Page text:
As much as Pai and I have traded words about who and how I’ll marry, or if I’ll marry at all, the moment he’s captured here is not entirely of his design. What am I trying to draw your attention away from? I only reveal this now, because – like I said – I feel your gaze linger over all the details of my bedroom, of myself. But you will only know this because I tell you. You’ve been looking at me for so long – my cherubic lips, my “oriental splendor” – that you didn’t even notice it. Where my elbow rests on the headboard, by the nearly obscured bedpost? Take a closer look. Feel how finely crafted the dark wood embellishment is. But something’s amiss. What happened to the tall post that would once have fit into the socket in support of a canopy?

When Father said he’d like me to recline on the bed for the portrait he’d planned, I worried that the world outside would see through the carefully crafted image of our family’s gentility. And so, I allowed him to think that it was his idea to let the light of the window capture the sheen of silk that I would cover myself with. My bare legs would do the rest. His Indian patrons would appreciate how he’d incorporated Asian influences into his art, I murmured. His European colleagues would be awed by his ability to blend East and West in his compositions, I flattered. And all would undeniably be witness to his unique aesthetic. As much as this was true, I also know Pai to be a proud man, who wouldn’t want his audience to know that his furniture had fallen into disrepair. Surely, we can replace the posts of this bed after Pai’s next commission.     

Ah, I’ve embarrassed you. You think it too intimate for me to have shared with you this little secret, and yet you’ve been looking at me so keenly all this while! I feel like you think you know me so well … I tease. That’s fine, I’ll allow you some respite. What’s caught your eye, now? Oh, yes, I did say I’d tell you about the Nawab’s other gifts. You can see another one of them in the shadows on the other side of me, the suspended Indo-Persian lamp. I love my father’s work, his ability to play with light and darkness, to capture a mood. You’ve already perceived how he’s placed me between the softly lit casement and the dramatic dimness of the room’s interior. Some might say my father’s work evokes Velasquez, in his use of chiaroscuro. But they’ll stop short there and not consider the Iberian connections between these two artists, because they’re continents apart, the Portuguese Indian artist not seeming European enough in their estimation. It’s not as if Velasquez’s canvas didn’t bear the trace of Iberia’s Moorish past; so too, I think, my father’s depictions of “India” cannot be seen without taking stock of how he also wove in the region’s Islamic, Catholic, and European influences. What’s more, they’ll call my father the Rembrandt of the East rather than seeing him as I did – an artist of his own standing.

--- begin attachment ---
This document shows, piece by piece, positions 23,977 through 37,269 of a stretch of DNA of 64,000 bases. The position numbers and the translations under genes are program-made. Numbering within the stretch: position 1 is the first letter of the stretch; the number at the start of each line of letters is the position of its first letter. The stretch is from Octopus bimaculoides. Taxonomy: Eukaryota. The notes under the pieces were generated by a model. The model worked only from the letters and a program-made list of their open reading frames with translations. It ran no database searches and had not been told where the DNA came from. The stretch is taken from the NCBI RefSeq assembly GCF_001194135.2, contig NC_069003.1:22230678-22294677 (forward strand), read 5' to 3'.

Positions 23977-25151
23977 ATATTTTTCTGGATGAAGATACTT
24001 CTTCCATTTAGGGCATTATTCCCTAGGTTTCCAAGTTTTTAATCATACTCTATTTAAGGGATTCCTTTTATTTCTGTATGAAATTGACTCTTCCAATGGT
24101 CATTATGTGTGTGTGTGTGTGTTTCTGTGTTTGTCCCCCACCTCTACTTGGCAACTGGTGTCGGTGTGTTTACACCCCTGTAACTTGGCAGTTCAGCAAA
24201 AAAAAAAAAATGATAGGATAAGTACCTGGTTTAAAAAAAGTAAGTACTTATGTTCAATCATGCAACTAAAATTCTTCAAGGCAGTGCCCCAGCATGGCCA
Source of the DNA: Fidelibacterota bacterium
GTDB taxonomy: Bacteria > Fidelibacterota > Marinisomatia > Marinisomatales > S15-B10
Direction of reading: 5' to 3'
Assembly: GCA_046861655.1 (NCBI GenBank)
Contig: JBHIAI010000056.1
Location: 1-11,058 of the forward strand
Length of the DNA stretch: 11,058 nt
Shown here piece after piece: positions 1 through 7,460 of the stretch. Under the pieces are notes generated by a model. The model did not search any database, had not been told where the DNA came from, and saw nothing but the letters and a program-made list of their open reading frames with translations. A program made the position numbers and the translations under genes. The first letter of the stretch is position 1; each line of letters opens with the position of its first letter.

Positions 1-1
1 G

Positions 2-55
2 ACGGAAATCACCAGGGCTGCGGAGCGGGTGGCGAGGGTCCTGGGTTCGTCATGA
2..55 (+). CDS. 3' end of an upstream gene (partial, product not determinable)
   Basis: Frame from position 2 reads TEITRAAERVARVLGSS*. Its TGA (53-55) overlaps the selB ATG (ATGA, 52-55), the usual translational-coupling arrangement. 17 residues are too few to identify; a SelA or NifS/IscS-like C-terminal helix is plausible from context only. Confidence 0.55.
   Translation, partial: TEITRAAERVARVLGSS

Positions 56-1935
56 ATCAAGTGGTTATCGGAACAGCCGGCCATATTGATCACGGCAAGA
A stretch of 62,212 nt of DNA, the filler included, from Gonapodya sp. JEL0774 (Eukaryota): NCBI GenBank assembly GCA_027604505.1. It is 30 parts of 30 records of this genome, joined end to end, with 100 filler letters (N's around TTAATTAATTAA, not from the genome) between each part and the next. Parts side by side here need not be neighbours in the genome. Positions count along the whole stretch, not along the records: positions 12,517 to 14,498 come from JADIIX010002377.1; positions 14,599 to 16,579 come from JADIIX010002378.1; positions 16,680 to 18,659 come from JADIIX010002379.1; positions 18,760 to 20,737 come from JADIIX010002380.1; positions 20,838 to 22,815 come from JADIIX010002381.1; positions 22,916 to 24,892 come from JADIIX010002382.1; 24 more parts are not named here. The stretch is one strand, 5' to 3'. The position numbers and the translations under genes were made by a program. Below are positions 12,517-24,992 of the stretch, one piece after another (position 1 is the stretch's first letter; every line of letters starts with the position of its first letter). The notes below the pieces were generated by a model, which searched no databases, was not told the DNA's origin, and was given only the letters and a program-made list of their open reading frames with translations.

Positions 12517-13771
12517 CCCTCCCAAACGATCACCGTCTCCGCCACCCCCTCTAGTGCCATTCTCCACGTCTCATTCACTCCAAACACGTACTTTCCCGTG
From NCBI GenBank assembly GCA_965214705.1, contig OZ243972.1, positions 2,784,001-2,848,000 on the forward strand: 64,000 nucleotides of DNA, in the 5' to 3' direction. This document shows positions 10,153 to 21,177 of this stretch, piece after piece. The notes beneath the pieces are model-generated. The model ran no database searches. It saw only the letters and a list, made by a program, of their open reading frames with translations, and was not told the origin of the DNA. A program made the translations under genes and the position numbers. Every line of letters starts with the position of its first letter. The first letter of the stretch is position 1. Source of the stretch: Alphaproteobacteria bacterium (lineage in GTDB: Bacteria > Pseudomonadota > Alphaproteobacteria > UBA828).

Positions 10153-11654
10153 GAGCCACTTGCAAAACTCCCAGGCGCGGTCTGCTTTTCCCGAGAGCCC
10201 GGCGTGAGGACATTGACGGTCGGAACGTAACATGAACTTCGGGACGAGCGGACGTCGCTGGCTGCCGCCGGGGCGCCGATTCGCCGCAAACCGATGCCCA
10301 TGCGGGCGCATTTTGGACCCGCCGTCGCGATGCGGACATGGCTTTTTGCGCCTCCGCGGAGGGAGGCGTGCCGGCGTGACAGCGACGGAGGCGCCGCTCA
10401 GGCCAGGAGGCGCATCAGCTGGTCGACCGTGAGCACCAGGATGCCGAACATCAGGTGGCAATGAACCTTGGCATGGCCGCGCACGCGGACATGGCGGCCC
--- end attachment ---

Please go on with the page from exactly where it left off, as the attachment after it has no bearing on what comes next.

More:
I can see from my window that the light’s changing. Come closer. You can’t see it? A shoreline in the distance. So beautiful. What is it? Bombay? Goa? A land I am yet to journey to? A future home? Maybe you really can’t see entirely into my world. No matter. I have one more thing to tell you. After all this, you’ll still say that you’ve merely been gazing upon me benignly, and foreswear the intimacy we have shared. But that’s difficult because, try as you might, you won’t be able to escape the fact that you were looking into my bedroom. You’ll think of me tomorrow, of my father, of my family, and of my world, and then you will know that it is not only you who tried to peek into the most secret recesses of another’s being. When your big toe itches ferociously at this time on the morrow, you will know that I too have seen into you.


From a gallery presentation at, and with thanks to, Fundação Oriente, Panjim – Goa, who commissioned this piece for the event, “Celebrating António Xavier Trindade”, a commemoration of the 147th birth anniversary of the artist (3 July, 2017).

Banner image courtesy of and copyright to Fundação Oriente. Image cannot be reproduced without permission.


da Silva Gracias, Fatima, Faces of Colonial India: The Work of Goan Artist António Xavier de Trindade (Fundação Oriente, Goa and Broadway Publishing House, Goa, 2014)

Sirhandi, Marcella, “Portrait of Esther Reclining, n.d. (The Artist’s Youngest Daughter at Age 15)” in Antonio Xavier Trindade: An Indian Painter from Portuguese India (Georgia Museum of Art, University of Georgia, 1996)

R. Benedito Ferrão has lived and worked in Kuwait, Goa, the United States, England, and Australia. A writer and academic, he is currently an Assistant Professor of English and Asian & Pacific Islander American Studies at The College of William and Mary. Recently, he curated the art exhibition Goa/Portugal/Mozambique: The Many Lives of Vamona Navelcar (Fundação Oriente Gallery, Goa), and edited a book of the same title to accompany this retrospective of Navelcar’s art.